I get people, uh, to get over their
barriers and especially any type of
fear, which includes PTSD and phobias.
So funny enough, my um, my Sat Nav
story did actually start from when
I was up in Manchester attending a
training, weekend from my old trainer.
I lived down in the south.
I'm up there in Manchester and I'm
going to go to Sudden Coalfield, which
is near Birmingham, north somewhere of
Birmingham, and I'm driving, put the
Sat Nav on to direct me down there,
and then I suddenly realise it's
going to take me through the M6 toll.
Now, you don't have to go
through the M6 toll, I know,
when you're going down that way.
And I'm thinking, well, I don't want
to pay 6 just for the pleasure of
going through a road with just a few...
Cars on it.
I'm happy to sit in the middle
of the day on a main road.
And, uh, so what I did was I came off the
motorway and went sort of down the road a
bit somewhere, somewhere near Birmingham.
And thought, okay, well, I'll
plug in the sat nav again to
be able to go on another road.
So I plugged in the sat nav and because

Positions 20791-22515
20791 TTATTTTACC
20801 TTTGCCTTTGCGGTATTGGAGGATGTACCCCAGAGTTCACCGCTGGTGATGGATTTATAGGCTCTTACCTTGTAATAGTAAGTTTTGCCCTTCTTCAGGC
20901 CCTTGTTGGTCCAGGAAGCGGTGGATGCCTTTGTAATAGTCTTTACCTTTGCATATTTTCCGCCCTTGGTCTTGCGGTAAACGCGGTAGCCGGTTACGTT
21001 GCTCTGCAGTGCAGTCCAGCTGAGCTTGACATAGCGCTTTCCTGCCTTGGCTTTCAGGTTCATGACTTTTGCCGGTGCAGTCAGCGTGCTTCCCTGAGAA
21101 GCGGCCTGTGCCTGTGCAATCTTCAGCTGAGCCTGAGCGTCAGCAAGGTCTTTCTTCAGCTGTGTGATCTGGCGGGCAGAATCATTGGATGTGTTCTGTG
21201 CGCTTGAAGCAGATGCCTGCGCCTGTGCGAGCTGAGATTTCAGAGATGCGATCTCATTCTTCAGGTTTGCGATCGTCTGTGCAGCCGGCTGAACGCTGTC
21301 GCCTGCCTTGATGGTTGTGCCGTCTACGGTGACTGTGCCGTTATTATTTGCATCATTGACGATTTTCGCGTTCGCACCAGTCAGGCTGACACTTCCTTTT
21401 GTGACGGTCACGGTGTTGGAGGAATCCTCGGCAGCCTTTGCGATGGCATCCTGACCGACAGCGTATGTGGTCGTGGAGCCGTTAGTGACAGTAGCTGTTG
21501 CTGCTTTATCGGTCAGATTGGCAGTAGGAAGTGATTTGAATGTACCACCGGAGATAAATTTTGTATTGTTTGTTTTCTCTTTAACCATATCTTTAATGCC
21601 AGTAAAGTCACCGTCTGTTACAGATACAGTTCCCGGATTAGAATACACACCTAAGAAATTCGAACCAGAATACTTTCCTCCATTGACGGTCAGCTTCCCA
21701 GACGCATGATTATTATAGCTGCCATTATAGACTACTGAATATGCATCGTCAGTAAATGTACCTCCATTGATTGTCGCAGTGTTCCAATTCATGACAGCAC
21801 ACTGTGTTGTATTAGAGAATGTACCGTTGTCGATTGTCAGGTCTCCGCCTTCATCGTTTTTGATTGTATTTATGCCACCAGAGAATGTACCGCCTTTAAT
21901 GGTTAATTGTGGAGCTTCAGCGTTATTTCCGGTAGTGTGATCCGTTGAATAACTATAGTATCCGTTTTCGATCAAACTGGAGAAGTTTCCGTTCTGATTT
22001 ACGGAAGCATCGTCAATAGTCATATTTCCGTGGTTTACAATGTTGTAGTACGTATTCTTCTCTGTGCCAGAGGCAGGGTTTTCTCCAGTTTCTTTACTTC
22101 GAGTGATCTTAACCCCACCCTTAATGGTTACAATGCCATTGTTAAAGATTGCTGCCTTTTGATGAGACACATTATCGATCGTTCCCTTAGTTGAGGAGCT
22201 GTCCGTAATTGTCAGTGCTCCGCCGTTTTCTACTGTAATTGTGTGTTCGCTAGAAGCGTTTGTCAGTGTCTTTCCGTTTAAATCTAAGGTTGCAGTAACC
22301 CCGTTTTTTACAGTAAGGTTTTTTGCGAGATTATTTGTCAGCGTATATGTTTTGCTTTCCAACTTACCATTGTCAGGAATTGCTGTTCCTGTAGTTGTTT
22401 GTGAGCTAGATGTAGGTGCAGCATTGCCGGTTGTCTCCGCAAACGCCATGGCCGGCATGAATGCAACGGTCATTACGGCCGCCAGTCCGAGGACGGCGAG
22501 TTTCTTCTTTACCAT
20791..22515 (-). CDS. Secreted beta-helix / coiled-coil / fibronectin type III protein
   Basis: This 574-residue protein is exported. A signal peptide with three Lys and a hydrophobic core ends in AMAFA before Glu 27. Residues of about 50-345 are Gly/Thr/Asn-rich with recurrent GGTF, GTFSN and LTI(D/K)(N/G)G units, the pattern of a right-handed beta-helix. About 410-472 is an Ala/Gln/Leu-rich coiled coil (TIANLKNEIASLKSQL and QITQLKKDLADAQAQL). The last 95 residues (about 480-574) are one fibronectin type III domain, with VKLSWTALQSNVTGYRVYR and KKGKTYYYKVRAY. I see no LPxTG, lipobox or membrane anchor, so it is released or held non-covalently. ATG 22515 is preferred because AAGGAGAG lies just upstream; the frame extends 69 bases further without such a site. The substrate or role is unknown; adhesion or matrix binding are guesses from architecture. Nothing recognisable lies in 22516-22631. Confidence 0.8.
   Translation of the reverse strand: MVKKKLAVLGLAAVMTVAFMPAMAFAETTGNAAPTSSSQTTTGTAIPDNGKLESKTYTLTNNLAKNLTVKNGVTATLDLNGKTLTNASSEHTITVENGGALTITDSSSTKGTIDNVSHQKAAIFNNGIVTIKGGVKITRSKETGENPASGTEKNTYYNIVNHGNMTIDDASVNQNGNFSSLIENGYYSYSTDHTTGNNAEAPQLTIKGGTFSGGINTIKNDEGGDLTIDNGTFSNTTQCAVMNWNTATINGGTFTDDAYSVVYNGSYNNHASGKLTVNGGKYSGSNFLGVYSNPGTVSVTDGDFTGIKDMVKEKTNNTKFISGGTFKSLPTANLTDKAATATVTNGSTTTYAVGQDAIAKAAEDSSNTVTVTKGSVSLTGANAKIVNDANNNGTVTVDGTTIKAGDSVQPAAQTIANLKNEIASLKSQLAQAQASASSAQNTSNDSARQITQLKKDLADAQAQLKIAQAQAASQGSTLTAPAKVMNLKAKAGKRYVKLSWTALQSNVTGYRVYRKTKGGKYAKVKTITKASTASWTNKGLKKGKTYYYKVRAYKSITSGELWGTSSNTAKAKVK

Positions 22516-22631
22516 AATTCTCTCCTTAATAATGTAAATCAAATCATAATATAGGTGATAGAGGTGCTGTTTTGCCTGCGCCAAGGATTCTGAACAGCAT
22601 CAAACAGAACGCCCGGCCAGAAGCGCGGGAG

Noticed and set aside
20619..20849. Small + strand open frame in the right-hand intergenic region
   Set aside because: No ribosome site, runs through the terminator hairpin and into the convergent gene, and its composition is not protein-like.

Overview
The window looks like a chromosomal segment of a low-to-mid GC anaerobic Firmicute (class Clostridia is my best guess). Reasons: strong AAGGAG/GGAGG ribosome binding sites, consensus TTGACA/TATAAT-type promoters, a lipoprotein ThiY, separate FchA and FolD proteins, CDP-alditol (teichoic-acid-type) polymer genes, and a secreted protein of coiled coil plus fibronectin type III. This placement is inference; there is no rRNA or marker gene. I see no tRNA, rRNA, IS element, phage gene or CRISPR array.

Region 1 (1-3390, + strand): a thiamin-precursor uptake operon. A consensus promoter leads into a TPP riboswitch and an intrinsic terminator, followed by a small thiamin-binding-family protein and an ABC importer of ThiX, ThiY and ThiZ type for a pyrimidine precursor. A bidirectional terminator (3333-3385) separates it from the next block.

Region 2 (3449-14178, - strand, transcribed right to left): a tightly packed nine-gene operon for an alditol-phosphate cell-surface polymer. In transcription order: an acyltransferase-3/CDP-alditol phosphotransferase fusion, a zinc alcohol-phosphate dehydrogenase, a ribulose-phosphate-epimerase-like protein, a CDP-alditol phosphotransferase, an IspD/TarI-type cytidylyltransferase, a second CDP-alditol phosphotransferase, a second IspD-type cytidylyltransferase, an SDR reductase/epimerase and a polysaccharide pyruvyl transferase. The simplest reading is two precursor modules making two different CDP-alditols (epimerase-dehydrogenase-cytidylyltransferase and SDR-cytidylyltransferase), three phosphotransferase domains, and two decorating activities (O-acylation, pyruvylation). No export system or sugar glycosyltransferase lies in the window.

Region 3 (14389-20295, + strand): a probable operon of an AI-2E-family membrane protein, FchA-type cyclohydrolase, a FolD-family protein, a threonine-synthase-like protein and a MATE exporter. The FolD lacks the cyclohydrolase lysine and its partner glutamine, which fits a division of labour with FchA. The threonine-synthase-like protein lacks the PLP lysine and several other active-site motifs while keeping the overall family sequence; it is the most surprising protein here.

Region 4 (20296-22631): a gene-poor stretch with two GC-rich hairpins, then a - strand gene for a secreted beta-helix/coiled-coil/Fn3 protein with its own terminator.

I was a fair way out, I thought,
well, it'll probably go another way.
No, it took me back to the M six
toll . So I wasn't having any of
that 'cause I did have a bit of time.
Once again, I went off, uh, off the
motorway, offered another turn off.
I think I went in nearly into
Birmingham that time and, uh, put
the Satnav in again and, uh, thought,
okay, well I'll have another go.
And, uh, started off on
my journey once again.
And guess what?
It was not going to let me
go anywhere else except for
through the, by the M6 toll.
So by then, I just kind of really,
I was getting really frustrated,
had no idea because I didn't have
an old map, a map in my, my car.
And, um, so I had no idea how else to
use it because I had it on my phone.
When you get all confused like
that, just my head sort of gets
all frazzled and you can't think.
So yes, I have to suck it up and go down
through the M6 toll and pay the money.
So yes, that was just so, so infuriating.
And that's why I don't really
like using the Sat Nav a lot of
the time because it takes me ways
that I don't actually want to go.
And it's not the only
time that that's happened.
So that's essentially it
forcing me to pay money.
tracey: Oh dear.
And it is so frustrating, isn't it?
Because when you know that there
must be another way as well,
of course there's another way.
But, um, so what would you, if you
were doing that journey now, what would
you do before starting the journey?
fenella: I'd take a map.
fenella: Seriously, I'd take a
map and I'd mark it out on the map
because I wouldn't trust the phone.
Because you know when they start
and you plug it in and you've got
an idea of where you're going to go.
Because I don't really know how to
use the sat nav very well or like
putting pins in or things like that.
So, you know, when you put it in,
and then it starts telling you to go
away, so you know you don't want to
go anyway, it kind of winds you up,